I am not selling stocks. The time to sell was last December and unfortunately I missed it. I will buy selected stocks here and there. I may move some of the fixed income portion of my portfolio into stocks as well in the next few months since I think we may be close to the bottom. At least Buffett seems to think there are bargains out there and as he was right in the past - in 1979 when he was buying, I believe in 1990 (I could be mistaken here), in 1999 when he warned about not staying after midnight at the ball, and in 2004 he told he cannot find any value in the market. Sure he may be wrong short-term, maybe even for a couple years or so, but I think he is right long-term.

I have about 125K in cash/CDs. I plan to put extra money from my salary - 2K-3K a month - into cash but as my CDs mature I'll look for some opportunities. I moved some part of my stable income 401K money into good-quality bond mutual fund last week, and plan to move a little bit of it in stocks as well - a little at a time, and still keeping nice chunk in stable value. Also, the part I moved to bonds I am ready to move to stocks as soon as it looks like interest rates may go up.

I feel that it is wise to sell now, because the market is going down more and time it to buy once it starts coming back up. There is no need to ride the rollercoaster if you can just get the uphill and be better off.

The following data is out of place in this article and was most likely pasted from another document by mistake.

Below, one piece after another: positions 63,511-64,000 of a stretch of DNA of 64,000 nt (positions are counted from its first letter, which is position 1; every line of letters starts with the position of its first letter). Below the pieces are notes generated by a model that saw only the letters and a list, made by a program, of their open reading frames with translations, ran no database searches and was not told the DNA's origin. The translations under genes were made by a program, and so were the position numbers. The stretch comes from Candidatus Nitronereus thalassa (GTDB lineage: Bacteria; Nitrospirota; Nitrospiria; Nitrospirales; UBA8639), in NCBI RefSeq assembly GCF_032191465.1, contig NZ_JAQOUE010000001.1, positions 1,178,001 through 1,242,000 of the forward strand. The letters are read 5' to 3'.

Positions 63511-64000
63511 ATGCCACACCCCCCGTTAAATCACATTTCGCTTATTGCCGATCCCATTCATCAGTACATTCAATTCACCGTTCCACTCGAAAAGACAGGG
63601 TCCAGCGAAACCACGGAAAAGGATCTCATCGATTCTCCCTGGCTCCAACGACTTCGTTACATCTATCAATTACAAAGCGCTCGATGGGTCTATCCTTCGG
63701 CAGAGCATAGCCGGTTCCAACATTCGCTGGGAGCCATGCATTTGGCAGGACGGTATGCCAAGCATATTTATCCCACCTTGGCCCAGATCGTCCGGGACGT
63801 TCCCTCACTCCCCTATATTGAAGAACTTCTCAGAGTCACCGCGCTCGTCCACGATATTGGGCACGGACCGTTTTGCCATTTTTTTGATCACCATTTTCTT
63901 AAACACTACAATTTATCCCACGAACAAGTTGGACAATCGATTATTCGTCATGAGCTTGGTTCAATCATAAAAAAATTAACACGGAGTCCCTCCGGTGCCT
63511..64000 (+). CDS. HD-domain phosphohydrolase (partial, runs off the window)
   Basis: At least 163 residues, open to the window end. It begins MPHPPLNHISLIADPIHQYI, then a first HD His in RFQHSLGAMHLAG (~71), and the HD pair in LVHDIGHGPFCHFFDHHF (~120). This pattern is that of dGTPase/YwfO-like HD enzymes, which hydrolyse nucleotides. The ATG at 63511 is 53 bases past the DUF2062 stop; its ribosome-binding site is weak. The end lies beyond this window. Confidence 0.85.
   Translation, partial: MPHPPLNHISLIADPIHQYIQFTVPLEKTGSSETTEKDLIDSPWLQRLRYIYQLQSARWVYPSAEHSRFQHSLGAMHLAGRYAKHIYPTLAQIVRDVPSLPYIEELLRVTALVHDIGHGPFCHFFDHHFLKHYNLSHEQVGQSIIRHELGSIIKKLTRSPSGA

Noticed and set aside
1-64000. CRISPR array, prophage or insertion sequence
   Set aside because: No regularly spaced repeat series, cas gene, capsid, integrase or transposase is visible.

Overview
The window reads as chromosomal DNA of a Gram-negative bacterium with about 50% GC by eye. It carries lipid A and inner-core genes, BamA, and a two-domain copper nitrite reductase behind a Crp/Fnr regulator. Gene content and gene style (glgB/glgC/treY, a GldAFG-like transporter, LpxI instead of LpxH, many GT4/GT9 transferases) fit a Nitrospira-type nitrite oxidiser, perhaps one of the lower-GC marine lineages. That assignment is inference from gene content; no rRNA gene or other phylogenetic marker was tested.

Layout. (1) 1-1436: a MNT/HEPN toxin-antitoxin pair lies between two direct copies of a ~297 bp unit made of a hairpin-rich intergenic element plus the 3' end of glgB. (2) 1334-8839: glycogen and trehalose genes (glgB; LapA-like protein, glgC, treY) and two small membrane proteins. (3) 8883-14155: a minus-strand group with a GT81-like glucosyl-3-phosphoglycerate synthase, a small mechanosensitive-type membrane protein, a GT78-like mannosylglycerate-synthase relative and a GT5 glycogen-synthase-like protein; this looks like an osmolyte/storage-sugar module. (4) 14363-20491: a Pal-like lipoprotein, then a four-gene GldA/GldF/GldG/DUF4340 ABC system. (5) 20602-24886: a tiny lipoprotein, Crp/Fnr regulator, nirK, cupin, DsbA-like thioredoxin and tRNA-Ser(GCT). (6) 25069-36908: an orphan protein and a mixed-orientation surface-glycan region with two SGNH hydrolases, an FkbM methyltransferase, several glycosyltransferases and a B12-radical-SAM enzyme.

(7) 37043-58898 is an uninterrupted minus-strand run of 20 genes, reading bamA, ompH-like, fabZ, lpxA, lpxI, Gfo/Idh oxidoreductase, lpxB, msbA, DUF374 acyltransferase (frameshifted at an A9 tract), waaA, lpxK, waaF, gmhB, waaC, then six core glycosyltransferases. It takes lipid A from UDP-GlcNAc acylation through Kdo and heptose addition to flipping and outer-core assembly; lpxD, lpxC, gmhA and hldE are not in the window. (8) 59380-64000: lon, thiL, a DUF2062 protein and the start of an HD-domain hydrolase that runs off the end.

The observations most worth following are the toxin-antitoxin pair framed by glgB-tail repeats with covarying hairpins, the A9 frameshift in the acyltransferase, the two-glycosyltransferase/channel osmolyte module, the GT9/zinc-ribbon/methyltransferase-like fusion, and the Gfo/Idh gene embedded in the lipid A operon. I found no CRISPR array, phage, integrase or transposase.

What worries me is the discipline that you would need to have to make sure you can buy and sell at your planned times. Am not trying to be emotional but at my early age I just lost 20% of my investment, this is just unacceptable (meanwhile my HSBC accout is up at a flat 3%).

I think I am going to sell after december (the market always goes up during those month) and buy back late summer.

Any thoughts?

@Joan: since the trend is down the seller is likely to be proven right. However, determining the turning point is, in my experience, possible only years after the fact. I remember myself thinking in March 2004 (1 year into the new bull market; I was still a student) that the true market bottom was probably yet to come. Good luck in spotting the market turn. (Chances are your repurchase price might be much higher than your sale price... which reminds me that humans are inclined to sell low and buy high.)